• SWK-S 633 Children, Youth and Families Practice II: Working with Diverse and Transitioning Families (Available at IUPUI and IUS only)
    This course will focus on the experiences of children and families in the child welfare system.  Content will include interventions with families through all stages of change including preparation for change, separation and loss, the changed family system, reintegration as children transition into a family, and adolescents transitioning into independent living.  Content will include the impact on families when the natural cycle of family development is disrupted.  Special consideration will be given to various family types including adoptive, foster care, kinship, extended, single parent, multi-generational, and homosexual families.  Practice content will emphasize strengths based and family-centered approaches and include knowledge and skill development to help children and families work through their family and personal crisis and grief in a timely manner to achieve permanency for children in safe and nurturing environments within 12 months after separation.

  • SWK-S 634 Group and Community Based Practice with Children and Families (Available at IUPUI and IUS only)
    This course will examine the development of and build skills for the implementation of a wide range of prevention and intervention strategies to support child well-being provided at the community level.  Special attention will be given to the philosophy of empowerment-oriented and client-driven service models.  This course will provide content to build skills in developing and implementing mutual aid and self-help groups to support and educate children and families on issues such as parenting, domestic violence, grief/loss, conflict mediation and child abuse issues.  The course will explore the community as a resource and discuss strategies of collaboration and advocacy services for families and children to prevent out-of-home placement or involvement in other formal child protection/juvenile justice services, such as models of community-building, youth development and family group conferencing/restorative justice.  The course also provides frameworks for identifying and analyzing best practices in group and community-based services for children and families. 

  • SWK-S 636 Special Topics in Social Work Practice with Children and Families:  Involuntary Populations, Addictions and Domestic Violence (Available at IUPUI and IUS only)
    This course is designed to teach strategies and skills for working with families impacted by the challenges of addictions, domestic violence and mental illness. Building upon knowledge of assessment and intervention with diagnosed mental illnesses, students will analyze the relationships between and among the social problems of addictions, mental illness and domestic violence in relation to socioeconomic status, race, ethnicity, culture, religion, gender, sexual orientation, gender identity, age, physical and mental ability, and other socio-environmental factors of vulnerability. The class will provide students with the opportunities to describe and demonstrate a theoretical understanding of both the dynamics of being an involuntary client and the legal and ethical dilemmas that abound for social work practitioners working with them. The class will provide students with the opportunities to describe and analyze power differentials between the client and worker, as well as, devise, assess and implement strategies to minimize the behaviors that have been identified as “resistance”. The class will provide students with the opportunities to demonstrate knowledge, skills, judgment, sensitivity, and self-awareness necessary to resolve the challenges of social work practice with involuntary populations when utilizing strengths-based, empowerment and eco-systems perspectives.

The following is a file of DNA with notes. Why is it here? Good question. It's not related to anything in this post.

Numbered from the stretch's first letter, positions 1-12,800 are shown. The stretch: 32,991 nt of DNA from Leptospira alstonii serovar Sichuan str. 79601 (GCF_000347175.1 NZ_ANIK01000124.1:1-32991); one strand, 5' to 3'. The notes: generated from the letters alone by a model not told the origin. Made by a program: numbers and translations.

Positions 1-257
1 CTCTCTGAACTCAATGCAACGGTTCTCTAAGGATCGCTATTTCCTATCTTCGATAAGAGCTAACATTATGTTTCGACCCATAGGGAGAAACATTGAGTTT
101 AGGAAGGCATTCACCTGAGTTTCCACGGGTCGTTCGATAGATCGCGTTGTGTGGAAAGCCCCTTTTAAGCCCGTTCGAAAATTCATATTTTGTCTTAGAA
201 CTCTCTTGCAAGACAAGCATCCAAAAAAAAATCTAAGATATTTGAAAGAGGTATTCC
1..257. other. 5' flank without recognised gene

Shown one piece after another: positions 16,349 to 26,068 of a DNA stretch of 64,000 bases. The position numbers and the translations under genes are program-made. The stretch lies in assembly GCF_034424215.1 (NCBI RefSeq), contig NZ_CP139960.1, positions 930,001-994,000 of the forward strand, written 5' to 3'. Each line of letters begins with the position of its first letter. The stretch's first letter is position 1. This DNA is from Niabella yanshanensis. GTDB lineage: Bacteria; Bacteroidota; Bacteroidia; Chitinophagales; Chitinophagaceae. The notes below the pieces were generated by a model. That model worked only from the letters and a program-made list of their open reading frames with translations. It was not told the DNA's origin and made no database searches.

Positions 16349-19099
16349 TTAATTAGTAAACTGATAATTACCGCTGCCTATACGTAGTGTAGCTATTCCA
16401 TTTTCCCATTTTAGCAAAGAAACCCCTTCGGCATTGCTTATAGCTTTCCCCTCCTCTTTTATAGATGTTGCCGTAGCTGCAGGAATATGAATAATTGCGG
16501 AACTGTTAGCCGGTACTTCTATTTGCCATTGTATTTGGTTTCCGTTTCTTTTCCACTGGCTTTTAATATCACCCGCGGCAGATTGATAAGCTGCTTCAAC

• SWK-S 641 or SWK-D 641 - Advanced Generalist I: Engagement and Assessment in a Multi-Systems Framework (Available at IU East and MSW Direct only)
    Professional social work practice involves the dynamic and interactive processes of engagement, assessment, intervention, and evaluation at multiple levels. Social workers have the knowledge and skills to practice with individuals, families, groups, organizations, and communities. Practice knowledge includes identifying, analyzing, and implementing evidence-based interventions designed to achieve client goals; using research and technological advances; evaluating program outcomes and practice effectiveness; developing, analyzing, advocating, and providing leadership for policies and services; and promoting social and economic justice.

    The advanced generalist social work practitioner possesses the knowledge, values and skills for autonomous practice that meets the needs of all clients whether “client” is defined as an individual, family, small group, organization, community, or broader societal institution. The advanced generalist differentially applies advanced and current knowledge and skills in engaging, assessing, intervening with client systems of all sizes and in all fields of practice (mental health, addictions, child welfare, aging, among others, and including the intersection of these fields, such as addictions and aging).  In addition, advanced generalist practitioners are prepared to evaluate practice not only for assessment of effectiveness, but also to ascertain if there is need for engagement of other systems.  The advanced generalist practitioner continuously seeks new knowledge about evidence-based practices and enhances skills to adapt to client populations as well as to engage appropriate intervention teams (action systems) to fully meet client needs.

    In this course, learners utilize knowledge of human development, diverse populations, organizational functioning, and community assets to proactively engage and assess client, target and action systems in collaborative helping processes that maximize the potential for effective interventions.